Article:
I am designing a perfect bound book, I understand that the pages will all be single, so they can easily be in different paper (colour, weight etc), but I can't figure out how I can tell the printer which page will go where, should I send separate pdfs and then tell them the exact order?

  • You should really ask the printer. Beware that this probably will affect the price, since it's a lot more trouble to print certain pages on certain kinds of paper than just doing all the pages in one go.
    – Wolff
    Commented Sep 29, 2017 at 18:25

1 Answer 1


Typically perfect bound uses 8-page "saddle stitch style" signatures that are then stacked, so you could bundle them as individual files of 8-pages each.

I have never done any real work with production binding (just some home projects and intro stuff) as I rely on the production staff's know-how. You can insert individual sheets and have i.e. non-multiples of 4 but I think that if the binding is just stacks of paper glued at the end, they fall out. For my BS home stuff this happens (I don't mind), but for good work, the signatures are usually clamped and ground down. Presumably, this roughs the paper and provides a better surface for the glue. Someone with more direct experience in this regard can speak to that.

I do an "ad book" that often has 2 special colors, and I bundle them as 3 individual books named using the paper color. Note that the colored pages are either contiguous or are not running pages and can be inserted randomly inside the signature without editorial issues, and the book is folded and stapled.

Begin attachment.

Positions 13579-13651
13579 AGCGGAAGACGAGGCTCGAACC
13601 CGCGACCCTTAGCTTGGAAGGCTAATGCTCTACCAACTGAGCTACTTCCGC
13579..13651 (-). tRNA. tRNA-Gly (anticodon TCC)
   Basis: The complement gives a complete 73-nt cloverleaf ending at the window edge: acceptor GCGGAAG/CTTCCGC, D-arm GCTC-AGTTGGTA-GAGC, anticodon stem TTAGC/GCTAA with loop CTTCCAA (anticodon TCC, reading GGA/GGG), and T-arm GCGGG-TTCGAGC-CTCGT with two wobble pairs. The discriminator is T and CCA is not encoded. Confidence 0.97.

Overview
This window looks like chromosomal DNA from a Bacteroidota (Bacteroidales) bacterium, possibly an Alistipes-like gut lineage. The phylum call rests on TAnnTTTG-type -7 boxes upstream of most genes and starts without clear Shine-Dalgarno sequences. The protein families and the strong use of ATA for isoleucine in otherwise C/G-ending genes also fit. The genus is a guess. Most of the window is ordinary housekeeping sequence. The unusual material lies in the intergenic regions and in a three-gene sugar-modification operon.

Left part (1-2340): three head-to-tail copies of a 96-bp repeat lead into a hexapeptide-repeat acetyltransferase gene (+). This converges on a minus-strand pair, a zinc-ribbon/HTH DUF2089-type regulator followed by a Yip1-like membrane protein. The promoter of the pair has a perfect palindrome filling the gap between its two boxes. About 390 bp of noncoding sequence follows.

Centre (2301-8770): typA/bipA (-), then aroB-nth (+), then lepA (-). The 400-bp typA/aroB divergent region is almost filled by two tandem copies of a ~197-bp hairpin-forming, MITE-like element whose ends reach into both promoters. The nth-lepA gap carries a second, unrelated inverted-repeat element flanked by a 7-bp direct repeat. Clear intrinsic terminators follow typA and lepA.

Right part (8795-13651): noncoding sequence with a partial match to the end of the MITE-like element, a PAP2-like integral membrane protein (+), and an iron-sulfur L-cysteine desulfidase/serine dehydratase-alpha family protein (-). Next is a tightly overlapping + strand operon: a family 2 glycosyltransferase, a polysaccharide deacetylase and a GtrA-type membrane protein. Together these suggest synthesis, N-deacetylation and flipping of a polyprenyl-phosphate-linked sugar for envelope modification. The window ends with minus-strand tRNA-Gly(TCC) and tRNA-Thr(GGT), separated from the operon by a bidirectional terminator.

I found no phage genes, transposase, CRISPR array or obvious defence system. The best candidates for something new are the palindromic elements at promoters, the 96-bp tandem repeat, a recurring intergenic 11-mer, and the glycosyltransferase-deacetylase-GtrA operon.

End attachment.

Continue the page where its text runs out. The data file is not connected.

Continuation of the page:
However: if your book is using a arbitrary random color paper on every even page, then you probably want to speak directly with the production people to work out a way to communicate how you want it. Usually you get the sales person to set up a meeting with the three of you. It really is crucial to get the person who is actually in charge of the production of the piece. The sales department will not be able to handle it properly.

If it were me, I would also provide a paper dummy of what the finished product is supposed to look like, at least for page ordering. I would bring something of this nature to the preliminary meeting and say "this is a dummy of what I am thinking, with random color order, weights etc. what is the best way to submit a file so that your production staff understands how to put it together?"

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